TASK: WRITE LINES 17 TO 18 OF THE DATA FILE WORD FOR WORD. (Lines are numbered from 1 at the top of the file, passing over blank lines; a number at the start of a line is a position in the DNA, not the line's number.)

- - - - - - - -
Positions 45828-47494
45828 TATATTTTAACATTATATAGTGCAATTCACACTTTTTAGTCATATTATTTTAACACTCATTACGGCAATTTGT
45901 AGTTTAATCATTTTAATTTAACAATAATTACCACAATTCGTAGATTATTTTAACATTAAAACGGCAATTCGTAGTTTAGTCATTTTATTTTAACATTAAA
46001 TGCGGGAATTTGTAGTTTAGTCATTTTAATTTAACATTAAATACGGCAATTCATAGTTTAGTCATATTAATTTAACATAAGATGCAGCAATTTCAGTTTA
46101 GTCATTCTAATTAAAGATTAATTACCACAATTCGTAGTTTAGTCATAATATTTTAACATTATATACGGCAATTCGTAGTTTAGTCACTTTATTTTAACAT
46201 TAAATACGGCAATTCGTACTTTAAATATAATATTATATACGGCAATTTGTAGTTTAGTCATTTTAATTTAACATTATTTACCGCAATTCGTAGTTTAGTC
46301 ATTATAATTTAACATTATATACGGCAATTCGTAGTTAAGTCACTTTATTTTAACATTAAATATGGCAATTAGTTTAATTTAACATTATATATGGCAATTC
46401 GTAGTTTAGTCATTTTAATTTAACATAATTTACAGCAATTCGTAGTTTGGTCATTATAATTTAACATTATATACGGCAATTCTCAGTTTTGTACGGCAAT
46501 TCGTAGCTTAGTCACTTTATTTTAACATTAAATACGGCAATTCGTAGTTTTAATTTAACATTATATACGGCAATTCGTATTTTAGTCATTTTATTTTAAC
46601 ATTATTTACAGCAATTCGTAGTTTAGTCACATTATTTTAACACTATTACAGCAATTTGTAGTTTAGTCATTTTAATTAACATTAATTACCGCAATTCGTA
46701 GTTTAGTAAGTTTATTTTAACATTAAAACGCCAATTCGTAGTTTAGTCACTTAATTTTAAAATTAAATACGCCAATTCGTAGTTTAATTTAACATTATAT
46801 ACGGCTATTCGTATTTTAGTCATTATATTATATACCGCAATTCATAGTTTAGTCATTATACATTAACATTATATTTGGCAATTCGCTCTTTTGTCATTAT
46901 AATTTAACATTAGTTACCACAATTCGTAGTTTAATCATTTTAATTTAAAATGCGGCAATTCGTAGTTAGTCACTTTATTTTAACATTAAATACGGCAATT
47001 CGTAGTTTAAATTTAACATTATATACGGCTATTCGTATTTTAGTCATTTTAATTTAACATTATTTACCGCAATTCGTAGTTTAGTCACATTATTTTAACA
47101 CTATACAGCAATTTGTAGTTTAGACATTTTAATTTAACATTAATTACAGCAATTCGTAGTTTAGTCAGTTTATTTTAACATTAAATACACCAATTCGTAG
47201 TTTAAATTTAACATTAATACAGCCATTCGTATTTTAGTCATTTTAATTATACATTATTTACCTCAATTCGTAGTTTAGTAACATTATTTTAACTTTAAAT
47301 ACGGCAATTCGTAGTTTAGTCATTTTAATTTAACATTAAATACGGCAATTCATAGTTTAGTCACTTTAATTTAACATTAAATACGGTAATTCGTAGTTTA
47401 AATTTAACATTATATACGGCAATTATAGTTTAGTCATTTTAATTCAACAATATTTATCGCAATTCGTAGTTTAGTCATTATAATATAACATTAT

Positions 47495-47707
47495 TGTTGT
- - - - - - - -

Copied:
47301 ACGGCAATTCGTAGTTTAGTCATTTTAATTTAACATTAAATACGGCAATTCATAGTTTAGTCACTTTAATTTAACATTAAATACGGTAATTCGTAGTTTA
47401 AATTTAACATTATATACGGCAATTATAGTTTAGTCATTTTAATTCAACAATATTTATCGCAATTCGTAGTTTAGTCATTATAATATAACATTAT